How Cobra Kai's Creators Balance The Show's Drama And Outlandishness

Robby Cobra Kai Netflix

Cobra Kai is a show that oozes love for the '80s but has also managed to recreate the world of The Karate Kid in modern times with great storytelling. The execution is so great that viewers get sucked into the drama and high stakes of the series, all while potentially ignoring the sheer ridiculousness of everything that's happening in the series and how much of it wouldn't happen real life.

Cobra Kai masterfully acknowledges the ridiculousness of the franchise from time to time, with the latest nod in a town hall scene in Season 3 where citizens wonder what the hell is happening with teens and karate in this city. I spoke with co-creator Hayden Schlossberg about the scene and asked him how exactly they and the writing staff approach balancing the drama with the series' outlandishness.

What are you talking about? There are karate fights all the time! We’re trying to capture what’s going on... Nah, that’s just a joke. We understand that we’re writing a karate soap opera. We try to write it as seriously as we can so that you do get sucked into the story, but every now and then there are those moments where you step back and go ‘What the hell is going on in this town?'

If there were a multi-participant impromptu karate brawl at a high school in America, I'd put money down on the event making national news. Cobra Kai didn't take things quite that far, but it did allow the folks of its fair California town to wonder what in the hell is happening, and why isn't the city council holding Daniel LaRusso, Johnny Lawrence, and John Kreese responsible for it.

Cobra Kai is not immune to cheese, and yes, some of the events that transpire do feel truly disconnected from reality, but it makes sense. As Hayden Schlossberg pointed out, it's not like The Karate Kid's events are all that believable either at times.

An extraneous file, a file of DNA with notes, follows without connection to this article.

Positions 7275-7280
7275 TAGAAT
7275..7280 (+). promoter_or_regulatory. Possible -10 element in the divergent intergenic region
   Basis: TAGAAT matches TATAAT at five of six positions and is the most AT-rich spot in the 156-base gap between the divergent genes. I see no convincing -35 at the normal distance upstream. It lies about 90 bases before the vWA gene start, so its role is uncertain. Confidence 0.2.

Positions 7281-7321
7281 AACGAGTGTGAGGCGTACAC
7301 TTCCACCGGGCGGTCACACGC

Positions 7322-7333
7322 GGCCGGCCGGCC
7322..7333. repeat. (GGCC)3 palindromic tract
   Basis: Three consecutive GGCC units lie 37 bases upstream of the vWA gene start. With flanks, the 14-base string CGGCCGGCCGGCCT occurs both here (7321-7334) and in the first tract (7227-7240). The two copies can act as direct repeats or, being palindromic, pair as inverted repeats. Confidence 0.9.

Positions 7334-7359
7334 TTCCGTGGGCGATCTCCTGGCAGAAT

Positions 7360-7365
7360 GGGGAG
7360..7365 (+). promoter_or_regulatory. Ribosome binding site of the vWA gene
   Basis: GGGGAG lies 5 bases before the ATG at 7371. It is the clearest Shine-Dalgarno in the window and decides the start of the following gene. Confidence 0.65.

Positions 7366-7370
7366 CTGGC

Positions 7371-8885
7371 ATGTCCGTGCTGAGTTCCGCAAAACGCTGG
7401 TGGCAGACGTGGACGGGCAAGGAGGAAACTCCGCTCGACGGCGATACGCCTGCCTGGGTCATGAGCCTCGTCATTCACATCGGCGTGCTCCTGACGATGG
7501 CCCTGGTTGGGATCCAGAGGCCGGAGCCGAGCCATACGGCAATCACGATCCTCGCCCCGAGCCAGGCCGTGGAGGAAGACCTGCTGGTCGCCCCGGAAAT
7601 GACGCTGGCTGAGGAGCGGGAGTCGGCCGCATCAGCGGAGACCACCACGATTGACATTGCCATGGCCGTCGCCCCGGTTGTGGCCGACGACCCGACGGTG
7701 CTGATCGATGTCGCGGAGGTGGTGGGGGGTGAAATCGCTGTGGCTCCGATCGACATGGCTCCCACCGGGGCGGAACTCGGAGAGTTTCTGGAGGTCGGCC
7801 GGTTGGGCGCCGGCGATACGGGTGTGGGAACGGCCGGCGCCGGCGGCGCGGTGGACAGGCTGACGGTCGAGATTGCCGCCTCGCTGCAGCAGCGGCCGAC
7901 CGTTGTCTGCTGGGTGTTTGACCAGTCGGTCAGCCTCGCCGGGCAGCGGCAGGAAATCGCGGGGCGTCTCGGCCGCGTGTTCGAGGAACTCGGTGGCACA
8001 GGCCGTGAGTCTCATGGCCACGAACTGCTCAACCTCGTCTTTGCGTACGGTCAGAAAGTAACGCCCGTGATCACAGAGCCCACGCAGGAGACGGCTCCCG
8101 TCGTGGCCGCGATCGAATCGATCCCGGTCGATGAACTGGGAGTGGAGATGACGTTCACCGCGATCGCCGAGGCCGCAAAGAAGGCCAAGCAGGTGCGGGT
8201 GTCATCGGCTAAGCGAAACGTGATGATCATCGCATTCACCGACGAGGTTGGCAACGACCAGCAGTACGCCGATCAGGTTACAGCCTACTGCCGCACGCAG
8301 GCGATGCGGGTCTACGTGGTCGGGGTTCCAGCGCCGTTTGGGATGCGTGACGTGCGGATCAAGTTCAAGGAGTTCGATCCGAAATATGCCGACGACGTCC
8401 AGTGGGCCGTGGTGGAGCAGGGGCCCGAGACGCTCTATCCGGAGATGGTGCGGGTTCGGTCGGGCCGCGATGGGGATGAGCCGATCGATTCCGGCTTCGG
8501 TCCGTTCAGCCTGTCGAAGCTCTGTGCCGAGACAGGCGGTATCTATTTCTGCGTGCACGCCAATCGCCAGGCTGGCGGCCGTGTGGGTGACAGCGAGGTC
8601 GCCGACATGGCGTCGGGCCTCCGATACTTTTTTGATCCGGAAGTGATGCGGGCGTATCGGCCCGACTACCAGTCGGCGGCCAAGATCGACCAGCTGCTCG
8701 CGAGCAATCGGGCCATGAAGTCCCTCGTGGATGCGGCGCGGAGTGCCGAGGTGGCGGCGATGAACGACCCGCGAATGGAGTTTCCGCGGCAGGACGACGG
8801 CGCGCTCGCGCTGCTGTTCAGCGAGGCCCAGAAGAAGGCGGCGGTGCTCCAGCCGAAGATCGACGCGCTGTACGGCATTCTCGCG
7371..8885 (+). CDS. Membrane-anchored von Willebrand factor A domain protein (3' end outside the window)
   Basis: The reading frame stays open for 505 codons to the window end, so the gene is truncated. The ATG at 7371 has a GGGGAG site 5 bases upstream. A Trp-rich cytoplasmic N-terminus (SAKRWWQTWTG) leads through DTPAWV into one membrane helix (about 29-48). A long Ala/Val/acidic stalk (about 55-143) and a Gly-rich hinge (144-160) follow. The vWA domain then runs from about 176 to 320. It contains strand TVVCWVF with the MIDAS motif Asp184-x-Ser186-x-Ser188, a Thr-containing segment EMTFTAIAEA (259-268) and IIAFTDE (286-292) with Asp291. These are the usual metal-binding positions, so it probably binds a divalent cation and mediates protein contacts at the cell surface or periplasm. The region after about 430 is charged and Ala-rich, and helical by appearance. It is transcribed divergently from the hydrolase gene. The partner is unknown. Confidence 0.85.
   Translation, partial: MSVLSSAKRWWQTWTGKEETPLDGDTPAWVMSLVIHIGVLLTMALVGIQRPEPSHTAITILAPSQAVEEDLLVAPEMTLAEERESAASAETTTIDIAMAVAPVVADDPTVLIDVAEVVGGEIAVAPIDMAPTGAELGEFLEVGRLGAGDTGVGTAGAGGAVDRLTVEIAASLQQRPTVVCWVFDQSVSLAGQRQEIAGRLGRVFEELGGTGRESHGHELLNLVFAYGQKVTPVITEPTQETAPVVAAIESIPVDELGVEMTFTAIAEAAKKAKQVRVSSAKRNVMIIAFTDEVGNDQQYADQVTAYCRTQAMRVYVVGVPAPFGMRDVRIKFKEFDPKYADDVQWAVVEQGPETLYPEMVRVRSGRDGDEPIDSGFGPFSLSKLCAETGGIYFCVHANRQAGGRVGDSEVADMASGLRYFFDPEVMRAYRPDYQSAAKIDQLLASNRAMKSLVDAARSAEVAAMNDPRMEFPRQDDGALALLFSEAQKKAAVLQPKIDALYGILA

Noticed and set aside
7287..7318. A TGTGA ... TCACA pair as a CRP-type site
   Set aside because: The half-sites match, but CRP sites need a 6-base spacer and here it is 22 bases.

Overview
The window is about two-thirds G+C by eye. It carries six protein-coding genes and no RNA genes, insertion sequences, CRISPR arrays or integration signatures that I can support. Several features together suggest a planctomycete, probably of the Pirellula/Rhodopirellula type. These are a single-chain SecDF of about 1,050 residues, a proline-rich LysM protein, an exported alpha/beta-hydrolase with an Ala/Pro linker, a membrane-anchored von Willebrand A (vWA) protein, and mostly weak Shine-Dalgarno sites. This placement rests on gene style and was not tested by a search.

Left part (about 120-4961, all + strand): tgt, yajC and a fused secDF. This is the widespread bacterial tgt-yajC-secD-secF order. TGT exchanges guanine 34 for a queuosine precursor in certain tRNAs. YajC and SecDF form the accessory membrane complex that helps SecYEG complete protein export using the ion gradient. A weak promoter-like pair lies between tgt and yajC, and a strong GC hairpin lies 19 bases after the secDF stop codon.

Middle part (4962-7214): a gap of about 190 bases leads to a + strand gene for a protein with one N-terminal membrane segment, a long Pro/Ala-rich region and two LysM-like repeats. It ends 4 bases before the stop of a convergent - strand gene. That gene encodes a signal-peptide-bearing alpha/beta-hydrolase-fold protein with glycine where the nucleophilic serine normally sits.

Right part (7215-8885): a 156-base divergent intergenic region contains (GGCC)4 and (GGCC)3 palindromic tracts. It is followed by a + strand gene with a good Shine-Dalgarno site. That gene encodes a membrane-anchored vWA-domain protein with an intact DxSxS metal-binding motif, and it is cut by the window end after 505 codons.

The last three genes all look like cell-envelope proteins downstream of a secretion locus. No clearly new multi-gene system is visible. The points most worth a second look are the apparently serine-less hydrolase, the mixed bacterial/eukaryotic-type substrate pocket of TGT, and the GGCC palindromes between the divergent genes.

We have the same thing with the original movie. It’s a touching movie, it deals with real serious issues, but every now and then I’m like ‘Wow there’s a karate guy in this school?’ No underdog kid has ever had to deal with this level of orchestrated martial arts bullying before. Every now and then though we have to take a step outside and play with that, but not too much so we don’t lose the drama of the soap opera.

The co-creators and writing staff of Cobra Kai have seemingly found a winning formula, as acclaim for the Netflix series is as strong as it's ever been after Season 3. I wouldn't expect the team to start switching tone in Season 4, no matter who or what they have planned for the future episodes.

Cobra Kai is currently available to stream on Netflix. Continue to stick with CinemaBlend for more on the franchise and the latest news in television and movies.

Mick Joest
Content Producer

I like good television but also reality television. His day largely consists of balancing his workload between reporting on the latest and greatest news in Star Trek and other sci-fi, as well as 90 Day Fiancé, WWE, Big Brother, and more.